I had a dilemma. A couple of dilemmas, actually. When I went to the grocery store to buy ingredients for my bolognese, one of the items I purchased was pancetta. The guy at the deli counter must have been new, because he over-sliced and I ended up with half a pound of pancetta instead of a quarter pound. So, what to do with all of this pancetta? My second dilemma is one that vexes me continuously. My refrigerator freezes my vegetables. I have had to ditch too many bags of salad greens because they get frozen. Moving the bags around doesn't seem to change the fact that greens get frozen in my refrigerator. I had a large bag of collard greens sitting there that needed to be cooked before the damage was irreversible. Pancetta, meet collard greens. Collard greens, meet pancetta.
Southern Style Collard Greens
2 slices of pancetta, diced
1/2 onion, diced
4 cloves garlic, sliced
1 large bag of collard greens (I used Glory brand) very well rinsed *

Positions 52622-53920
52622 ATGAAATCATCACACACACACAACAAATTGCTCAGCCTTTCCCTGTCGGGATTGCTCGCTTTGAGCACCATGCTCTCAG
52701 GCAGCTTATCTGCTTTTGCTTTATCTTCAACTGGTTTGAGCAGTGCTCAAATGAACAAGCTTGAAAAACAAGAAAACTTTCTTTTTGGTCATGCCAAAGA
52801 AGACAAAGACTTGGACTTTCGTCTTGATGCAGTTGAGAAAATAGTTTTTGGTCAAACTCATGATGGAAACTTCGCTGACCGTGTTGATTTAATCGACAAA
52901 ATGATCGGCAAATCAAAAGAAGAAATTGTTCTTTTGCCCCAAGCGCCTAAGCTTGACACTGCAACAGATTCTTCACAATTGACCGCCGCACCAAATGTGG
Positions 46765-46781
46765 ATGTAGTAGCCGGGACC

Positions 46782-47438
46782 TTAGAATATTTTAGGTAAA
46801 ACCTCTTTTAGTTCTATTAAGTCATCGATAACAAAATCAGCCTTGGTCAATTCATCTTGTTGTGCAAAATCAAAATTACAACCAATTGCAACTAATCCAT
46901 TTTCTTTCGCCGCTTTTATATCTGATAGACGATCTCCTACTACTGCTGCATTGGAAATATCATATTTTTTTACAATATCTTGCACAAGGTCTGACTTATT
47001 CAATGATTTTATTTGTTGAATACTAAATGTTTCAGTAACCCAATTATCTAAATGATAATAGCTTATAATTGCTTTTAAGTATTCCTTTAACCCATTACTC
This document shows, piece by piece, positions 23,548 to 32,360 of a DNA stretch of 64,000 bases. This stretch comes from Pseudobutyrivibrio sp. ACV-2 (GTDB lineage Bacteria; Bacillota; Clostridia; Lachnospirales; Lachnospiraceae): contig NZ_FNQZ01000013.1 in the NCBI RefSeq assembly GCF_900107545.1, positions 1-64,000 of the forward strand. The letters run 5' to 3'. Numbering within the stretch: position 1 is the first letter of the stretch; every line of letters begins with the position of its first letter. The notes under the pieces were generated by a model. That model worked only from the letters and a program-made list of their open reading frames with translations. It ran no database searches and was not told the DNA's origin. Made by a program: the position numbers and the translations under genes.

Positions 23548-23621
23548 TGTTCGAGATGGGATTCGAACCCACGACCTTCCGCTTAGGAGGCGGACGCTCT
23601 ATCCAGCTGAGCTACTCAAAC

3 cups chicken stock
1 t liquid smoke
1 T Worcestershire sauce
1/2 red pepper flakes
3 T red wine vinegar
* some recipes suggest you soak the greens for 30 minutes before cooking them.
With your cooker set to saute, brown the pancetta, rendering the fat, for about 3 minutes. Next, add the diced onion and sliced garlic and cook until soft, this should take about 5 minutes. Be careful that you don't let the garlic burn. Add in the rinsed greens, smushing them down in the pot, along with the stock, liquid smoke, Worcestershire, red pepper and vinegar.
Secure the lid to your cooker, and lock it in place. Set it for 20 minutes at high pressure. After the cooking is complete, turn it off, letting the pressure release naturally.
Word to the wise, let it cool just a teensy bit before you dig in. "Pot likker" gets mighty hot. And it's mighty tasty. The steam was rising off the pot. These greens were so tender, they practically melted. And they didn't take 2 hours to cook, either.